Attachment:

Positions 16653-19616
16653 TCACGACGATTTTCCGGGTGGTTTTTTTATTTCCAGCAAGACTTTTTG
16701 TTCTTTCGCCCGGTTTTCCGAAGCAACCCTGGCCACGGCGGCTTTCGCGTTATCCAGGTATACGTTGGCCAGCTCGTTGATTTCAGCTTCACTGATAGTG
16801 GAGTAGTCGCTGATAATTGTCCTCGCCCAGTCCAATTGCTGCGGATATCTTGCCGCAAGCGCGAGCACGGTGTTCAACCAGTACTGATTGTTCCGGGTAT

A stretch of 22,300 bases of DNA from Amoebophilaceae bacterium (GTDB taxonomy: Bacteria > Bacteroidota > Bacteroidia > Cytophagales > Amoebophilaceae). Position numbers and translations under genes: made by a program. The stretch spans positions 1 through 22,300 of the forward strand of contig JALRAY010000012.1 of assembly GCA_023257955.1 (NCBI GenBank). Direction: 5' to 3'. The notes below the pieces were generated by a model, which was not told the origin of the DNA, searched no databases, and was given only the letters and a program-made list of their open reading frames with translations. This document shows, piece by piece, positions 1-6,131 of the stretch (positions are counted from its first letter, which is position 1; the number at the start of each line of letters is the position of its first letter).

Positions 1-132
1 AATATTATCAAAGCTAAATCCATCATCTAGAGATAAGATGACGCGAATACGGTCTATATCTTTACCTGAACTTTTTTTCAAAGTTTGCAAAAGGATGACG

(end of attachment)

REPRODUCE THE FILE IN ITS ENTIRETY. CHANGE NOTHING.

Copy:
Positions 16653-19616
16653 TCACGACGATTTTCCGGGTGGTTTTTTTATTTCCAGCAAGACTTTTTG
16701 TTCTTTCGCCCGGTTTTCCGAAGCAACCCTGGCCACGGCGGCTTTCGCGTTATCCAGGTATACGTTGGCCAGCTCGTTGATTTCAGCTTCACTGATAGTG
16801 GAGTAGTCGCTGATAATTGTCCTCGCCCAGTCCAATTGCTGCGGATATCTTGCCGCAAGCGCGAGCACGGTGTTCAACCAGTACTGATTGTTCCGGGTAT

A stretch of 22,300 bases of DNA from Amoebophilaceae bacterium (GTDB taxonomy: Bacteria > Bacteroidota > Bacteroidia > Cytophagales > Amoebophilaceae). Position numbers and translations under genes: made by a program. The stretch spans positions 1 through 22,300 of the forward strand of contig JALRAY010000012.1 of assembly GCA_023257955.1 (NCBI GenBank). Direction: 5' to 3'. The notes below the pieces were generated by a model, which was not told the origin of the DNA, searched no databases, and was given only the letters and a program-made list of their open reading frames with translations. This document shows, piece by piece, positions 1-6,131 of the stretch (positions are counted from its first letter, which is position 1; the number at the start of each line of letters is the position of its first letter).

Positions 1-132
1 AATATTATCAAAGCTAAATCCATCATCTAGAGATAAGATGACGCGAATACGGTCTATATCTTTACCTGAACTTTTTTTCAAAGTTTGCAAAAGGATGACG